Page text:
While it is true that across the nation there are those working night and day to roll back voting rights and erect obstacles to voting, ultimately we are in control of our own destiny. We can push back by voting.
What's the matter with Kansas? A decade ago, a best-selling book of that title examined how Kansas veered rightward after a long history as a left-wing hotbed. It looks like Kansas may be shifting course again.
It was a miscalculation to delay action on immigration back in September, and it will continue to be a blight on the community's trust of the administration if, after November 4, President Obama does not act swiftly and use his authority to remedy the inaction of a gridlocked Congress.
It's official. In case there was any doubt left, this election cycle shows that the GOP's hyped-up "rebranding" efforts with Latino voters have been all but abandoned. Not only is this anti-immigrant bigotry morally wrong, it's also bad politics.
When your political future rests on the balance of less than one percent of the voters, you would be foolish not to engage with the small but highly-motivated Latino electorate in your state.
We have now entered the homestretch of the 2014 midterm election season, with less than a week to go before Election Day. Many Senate races remain incredibly close, and Democrats got some welcome news this week from far up north.
I recently had the fortunate pleasure of presenting at Voto Latino's 4th and final Power Summit of the year in San Jose, California.
Next week, Latinos will cast our votes for the leaders who are determined to fix our broken immigration system, the candidates who recognize that a working Latina mother of three can't support her family on a minimum-wage salary, the congresspeople who know what affordable health care means to a family with a sick child.
Truth is, if 100 percent of 18-24 year olds decided to vote in the next election, they would landslide whatever candidates they backed and transform the country to their liking. And here is one big reason why they should: Citizens United.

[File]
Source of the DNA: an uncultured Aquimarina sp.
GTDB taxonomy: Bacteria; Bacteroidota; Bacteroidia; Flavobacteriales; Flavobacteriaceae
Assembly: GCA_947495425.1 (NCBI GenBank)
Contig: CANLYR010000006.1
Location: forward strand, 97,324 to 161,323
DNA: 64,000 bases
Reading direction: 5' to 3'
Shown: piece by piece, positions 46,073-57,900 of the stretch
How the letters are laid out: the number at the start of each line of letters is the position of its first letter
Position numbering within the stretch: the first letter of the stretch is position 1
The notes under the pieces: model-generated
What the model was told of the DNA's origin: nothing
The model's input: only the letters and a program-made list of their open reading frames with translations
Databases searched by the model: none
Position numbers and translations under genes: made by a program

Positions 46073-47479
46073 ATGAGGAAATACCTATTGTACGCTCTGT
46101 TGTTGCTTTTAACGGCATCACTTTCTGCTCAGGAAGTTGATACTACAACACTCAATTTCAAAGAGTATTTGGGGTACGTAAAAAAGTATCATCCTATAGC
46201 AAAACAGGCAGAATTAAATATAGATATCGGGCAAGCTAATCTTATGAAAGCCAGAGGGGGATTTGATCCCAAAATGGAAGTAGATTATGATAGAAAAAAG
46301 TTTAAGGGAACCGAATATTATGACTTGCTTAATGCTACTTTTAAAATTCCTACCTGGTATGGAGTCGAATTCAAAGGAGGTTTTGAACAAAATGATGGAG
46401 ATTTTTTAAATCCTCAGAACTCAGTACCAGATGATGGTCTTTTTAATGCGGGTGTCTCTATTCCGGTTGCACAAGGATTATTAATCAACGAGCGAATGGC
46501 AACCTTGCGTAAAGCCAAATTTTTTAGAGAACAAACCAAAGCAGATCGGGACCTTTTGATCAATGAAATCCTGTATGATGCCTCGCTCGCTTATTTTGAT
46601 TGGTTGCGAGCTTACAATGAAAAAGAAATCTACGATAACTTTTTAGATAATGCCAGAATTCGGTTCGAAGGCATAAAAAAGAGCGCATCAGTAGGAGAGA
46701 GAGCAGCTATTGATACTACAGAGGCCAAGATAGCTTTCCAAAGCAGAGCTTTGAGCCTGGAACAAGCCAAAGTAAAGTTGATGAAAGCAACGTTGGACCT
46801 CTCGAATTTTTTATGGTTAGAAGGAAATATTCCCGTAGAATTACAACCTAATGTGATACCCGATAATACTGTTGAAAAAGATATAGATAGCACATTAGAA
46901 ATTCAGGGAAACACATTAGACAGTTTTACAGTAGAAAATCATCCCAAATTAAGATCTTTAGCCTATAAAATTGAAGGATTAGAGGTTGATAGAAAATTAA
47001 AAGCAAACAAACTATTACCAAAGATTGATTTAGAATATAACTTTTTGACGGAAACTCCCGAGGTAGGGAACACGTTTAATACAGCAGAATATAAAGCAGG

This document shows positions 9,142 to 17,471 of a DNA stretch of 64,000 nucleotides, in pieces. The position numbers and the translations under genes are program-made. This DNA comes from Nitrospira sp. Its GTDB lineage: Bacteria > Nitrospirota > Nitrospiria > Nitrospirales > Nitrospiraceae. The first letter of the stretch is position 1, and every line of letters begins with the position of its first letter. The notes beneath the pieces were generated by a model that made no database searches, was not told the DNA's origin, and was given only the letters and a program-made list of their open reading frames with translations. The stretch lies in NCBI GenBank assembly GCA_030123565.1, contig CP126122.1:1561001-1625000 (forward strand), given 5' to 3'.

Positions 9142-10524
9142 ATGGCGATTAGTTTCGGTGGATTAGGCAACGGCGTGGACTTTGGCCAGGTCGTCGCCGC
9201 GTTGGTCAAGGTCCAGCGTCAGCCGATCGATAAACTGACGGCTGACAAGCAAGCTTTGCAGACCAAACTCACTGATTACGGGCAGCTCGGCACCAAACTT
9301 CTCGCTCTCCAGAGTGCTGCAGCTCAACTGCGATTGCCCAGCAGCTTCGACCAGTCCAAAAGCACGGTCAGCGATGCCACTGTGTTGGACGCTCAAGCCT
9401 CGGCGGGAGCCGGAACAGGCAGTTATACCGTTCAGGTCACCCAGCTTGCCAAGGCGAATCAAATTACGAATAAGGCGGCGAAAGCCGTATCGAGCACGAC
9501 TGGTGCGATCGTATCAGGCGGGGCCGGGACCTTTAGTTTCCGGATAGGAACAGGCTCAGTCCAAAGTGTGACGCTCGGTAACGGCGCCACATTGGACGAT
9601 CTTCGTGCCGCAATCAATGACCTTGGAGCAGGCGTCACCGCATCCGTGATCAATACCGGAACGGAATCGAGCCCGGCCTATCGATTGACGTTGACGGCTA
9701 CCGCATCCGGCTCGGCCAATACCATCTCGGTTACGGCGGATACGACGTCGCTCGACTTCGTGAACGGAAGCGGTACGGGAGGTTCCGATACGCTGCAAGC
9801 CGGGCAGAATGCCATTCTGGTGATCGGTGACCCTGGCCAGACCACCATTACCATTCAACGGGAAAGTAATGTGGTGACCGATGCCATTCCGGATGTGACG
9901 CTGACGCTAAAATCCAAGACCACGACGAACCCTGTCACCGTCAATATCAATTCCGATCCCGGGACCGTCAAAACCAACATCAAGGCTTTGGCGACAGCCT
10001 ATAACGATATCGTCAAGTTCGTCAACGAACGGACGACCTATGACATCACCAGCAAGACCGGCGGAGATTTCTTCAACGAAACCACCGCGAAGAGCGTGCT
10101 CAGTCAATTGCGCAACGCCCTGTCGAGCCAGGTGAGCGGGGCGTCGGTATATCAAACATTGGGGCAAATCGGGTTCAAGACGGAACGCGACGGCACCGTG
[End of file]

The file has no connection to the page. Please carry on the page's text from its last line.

The reason more states than Colorado matter is that from 2000 to 2012 the number of Latino registered voters at least doubled in 28 states plus the District of Columbia.
My name is Tony. I'm a citizen. And I've lied about voting. I'm not proud of it. But I'm also ready to do something about it. So, this time around, I voted early. And, just like former hackers who go on to help catch other hackers, I'm going to give you 10 ways to bust someone who is lying about voting.
Ann Coulter recently advised the Republican Party to abandon the effort to win over Latino voters, describing the Hispanic electorate as "a group of people who will never vote for [Republicans]." Such reasoning is clearly baseless, but the idea that the GOP can ignore Latinos and still succeed has unfortunately cropped up in other media outlets.
Latinos in Florida suffer from being unable to afford quality health insurance. When you actively work to undermine efforts to bring affordable coverage to Florida, you will inevitably alienate and antagonize the Latino electorate.
With the mid-term elections looming so closely, much ado is being made about Hispanic voters staying home. Latino voters -- who primarily vote during presidential elections anyway -- are just not that enthused.
This time around she's decided to offer up her wisdom on how the Republican Party ought to go about winning over Latino voters -- in her mind, by abandoning the effort altogether.
Forcing voters to use photo ID and perpetuating the myth of rampant voter fraud is nothing more than a strategy to keep growing minority communities on the sidelines. And unfortunately, it works.